Lt. Col. Karl "KJ" Johnson, Marine Corps. He's baaaaaaaaack!

Just before Memorial Day, I wrote a post critiquing the movie A Few Good Men. I basically said that the Jack Nicholson character, Col. Nathan Jessup, was a strawman designed to make the audience dislike him, and how it might be the result of an agenda to get the American people against their brothers-in-arms. I also remarked that we, the American people, seem to have fallen prey to that very agenda.

I was quite proud of the post. Still am. But, always wanting a larger perspective, I sent the link to Marine Lt. Col. Karl “KJ” Johnson and asked him to give me his thoughts. You might remember KJ from his previous post on the death of Osama Bin Laden. He’s not only a Marine, but he’s super smart, very funny, and one heck of a good writer.

It took him a while to respond (defending the very concepts of liberty and freedom can be time consuming, you know…) but I’m glad he did. I asked for his permission to post his thoughts in full, and he graciously agreed.

Please take some time to not only read but offer your comments and feedback to KJ. He’s trying to get back into writing, so your kind words or words of critique can be an immense blessing to him.

But if I were you, I’d keep them mostly positive…you don’t want to piss off a guy who knows his way around a Marine helicopter. Just sayin’.

Movies, The Military and A Marine’s Thoughts

By Lt. Col. Karl “KJ” Johnson

I agree: we can’t handle the truth.  We don’t want to handle the truth; we’d prefer to continue insulating ourselves from reality.  But you cannot ignore Colonel Jessup; he demands…no, he commands our attention.  I find this interesting because A Few Good Men came just a few months after I accepted a commission to be an officer in the Marine Corps.  I was stationed in Quantico, VA (just outside of Washington DC) going through TBS (The Basic School) which is entry-level training for officers and where we learn how to be an officer of Marines.  A lot of folks were excited about the release of this film, but after seeing it I questioned my peers’ excitement.  I would tell them “hey, guys, this doesn’t really cast us in such good light.”  I mean, I know Jack Nicholson makes any role cool and that he was long overdue playing a Marine, but really?  The appeal to this film is that much of what Col. Jessup says is true.  There are so many out there who take for granted the freedoms that they are afforded all the while disparaging the means by which they are afforded those freedoms.  That argument really resonates with many in the military.  Want to see a comical version of this?  Take a couple of minutes and watch this before reading on: Daily Show  (Yes, it’s funny…but watch the whole thing.)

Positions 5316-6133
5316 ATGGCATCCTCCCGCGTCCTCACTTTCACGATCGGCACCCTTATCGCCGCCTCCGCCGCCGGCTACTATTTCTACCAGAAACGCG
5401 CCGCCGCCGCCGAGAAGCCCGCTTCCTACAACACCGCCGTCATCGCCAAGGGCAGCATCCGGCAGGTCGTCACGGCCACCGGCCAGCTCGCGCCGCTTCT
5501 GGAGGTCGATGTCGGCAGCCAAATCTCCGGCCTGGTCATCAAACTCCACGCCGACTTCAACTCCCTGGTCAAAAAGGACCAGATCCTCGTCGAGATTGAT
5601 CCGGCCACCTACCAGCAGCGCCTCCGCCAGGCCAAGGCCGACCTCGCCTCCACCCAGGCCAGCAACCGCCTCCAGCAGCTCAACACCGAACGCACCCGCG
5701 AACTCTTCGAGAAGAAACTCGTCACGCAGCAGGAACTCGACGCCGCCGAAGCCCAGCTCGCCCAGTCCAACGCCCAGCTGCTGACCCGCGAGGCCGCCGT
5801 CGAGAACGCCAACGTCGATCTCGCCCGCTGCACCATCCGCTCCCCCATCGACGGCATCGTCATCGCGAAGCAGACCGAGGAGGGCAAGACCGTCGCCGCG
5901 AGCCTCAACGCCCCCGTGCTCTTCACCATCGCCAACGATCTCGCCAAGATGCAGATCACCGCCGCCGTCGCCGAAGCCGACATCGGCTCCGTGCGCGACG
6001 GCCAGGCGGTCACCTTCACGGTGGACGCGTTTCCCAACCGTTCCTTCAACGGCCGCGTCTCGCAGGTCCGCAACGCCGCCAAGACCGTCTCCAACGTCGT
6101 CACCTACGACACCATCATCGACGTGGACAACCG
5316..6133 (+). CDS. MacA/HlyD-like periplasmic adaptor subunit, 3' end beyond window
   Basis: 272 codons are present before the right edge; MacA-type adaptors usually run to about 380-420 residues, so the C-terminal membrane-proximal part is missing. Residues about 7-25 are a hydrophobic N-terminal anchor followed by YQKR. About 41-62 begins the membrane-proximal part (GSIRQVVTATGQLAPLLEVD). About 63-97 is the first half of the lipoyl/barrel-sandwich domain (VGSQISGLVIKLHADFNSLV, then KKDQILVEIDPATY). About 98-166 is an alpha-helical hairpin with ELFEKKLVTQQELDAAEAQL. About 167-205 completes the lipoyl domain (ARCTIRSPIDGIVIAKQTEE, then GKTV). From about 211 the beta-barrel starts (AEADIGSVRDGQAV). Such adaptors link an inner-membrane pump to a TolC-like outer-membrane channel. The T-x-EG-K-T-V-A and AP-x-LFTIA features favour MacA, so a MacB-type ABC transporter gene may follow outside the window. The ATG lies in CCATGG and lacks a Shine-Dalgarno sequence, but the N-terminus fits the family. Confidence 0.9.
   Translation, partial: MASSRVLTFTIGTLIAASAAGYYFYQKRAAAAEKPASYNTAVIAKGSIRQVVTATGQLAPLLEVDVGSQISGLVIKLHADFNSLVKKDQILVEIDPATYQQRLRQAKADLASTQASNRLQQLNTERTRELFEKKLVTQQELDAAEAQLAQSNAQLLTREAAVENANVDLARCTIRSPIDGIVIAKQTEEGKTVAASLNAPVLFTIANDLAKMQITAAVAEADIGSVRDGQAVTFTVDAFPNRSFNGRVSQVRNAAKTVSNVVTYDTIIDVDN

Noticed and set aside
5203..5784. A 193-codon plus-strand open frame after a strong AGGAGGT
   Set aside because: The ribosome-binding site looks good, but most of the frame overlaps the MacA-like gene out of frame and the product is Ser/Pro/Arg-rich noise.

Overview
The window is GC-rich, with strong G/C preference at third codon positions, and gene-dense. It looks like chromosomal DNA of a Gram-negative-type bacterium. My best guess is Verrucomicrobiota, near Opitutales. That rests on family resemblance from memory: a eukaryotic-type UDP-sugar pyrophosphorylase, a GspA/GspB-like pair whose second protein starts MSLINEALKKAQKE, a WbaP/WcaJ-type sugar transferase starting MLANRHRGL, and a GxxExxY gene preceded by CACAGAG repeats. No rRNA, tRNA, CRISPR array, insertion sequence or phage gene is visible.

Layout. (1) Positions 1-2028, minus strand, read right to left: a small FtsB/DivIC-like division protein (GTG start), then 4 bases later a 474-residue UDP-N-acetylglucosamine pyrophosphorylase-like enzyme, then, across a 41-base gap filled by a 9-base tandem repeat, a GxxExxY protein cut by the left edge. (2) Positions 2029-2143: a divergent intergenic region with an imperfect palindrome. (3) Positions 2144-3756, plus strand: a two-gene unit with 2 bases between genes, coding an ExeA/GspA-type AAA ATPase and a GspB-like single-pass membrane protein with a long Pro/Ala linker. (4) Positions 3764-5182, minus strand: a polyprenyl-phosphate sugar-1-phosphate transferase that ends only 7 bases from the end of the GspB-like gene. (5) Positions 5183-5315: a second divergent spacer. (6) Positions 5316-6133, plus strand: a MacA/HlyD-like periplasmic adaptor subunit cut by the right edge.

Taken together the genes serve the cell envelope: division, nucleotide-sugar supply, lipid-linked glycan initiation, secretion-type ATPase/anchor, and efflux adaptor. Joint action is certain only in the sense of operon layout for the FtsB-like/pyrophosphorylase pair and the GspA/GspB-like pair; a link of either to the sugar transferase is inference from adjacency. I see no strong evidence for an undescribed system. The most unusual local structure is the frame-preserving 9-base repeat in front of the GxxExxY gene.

Yeah, wish we had someone designated to protect free speech….but I digress.  Much of what Jessup says is true.  The problem with this caricature (and that’s what it is) is that it’s unrealistic.  There’s no way a full-bird colonel, someone with over 22 years of service, would have gotten involved in something like this.  It’s too far below his level.  I would argue that it’s actually in the realm of the absurd.  It would have been more realistic that Jack Bauer, er, Keifer Sutherland’s character would have ordered the code red (also called a “blanket party”) and maybe Jessup would have tried to cover it up to protect “his boy”.  So I don’t quite right him off as an arrogant jerk, but an unrealistic caricature.  Additionally, there are differences between the Marines and the Navy as was highlight by the lunch scene in Gitmo…it would not be unbelievable to conceive of a scene in which a junior officer fails to observe proper military decorum and falls into the familiar too much.  Add to that the always present rivalry between the Navy and the Marine Corps, Jessup was not out of line to correct Cruise’s character…but that got lost in the “caricature-izing” of Jessup.  But as Jason noted, he is a bit of a bully; they do exist in the Marine Corps (sadly).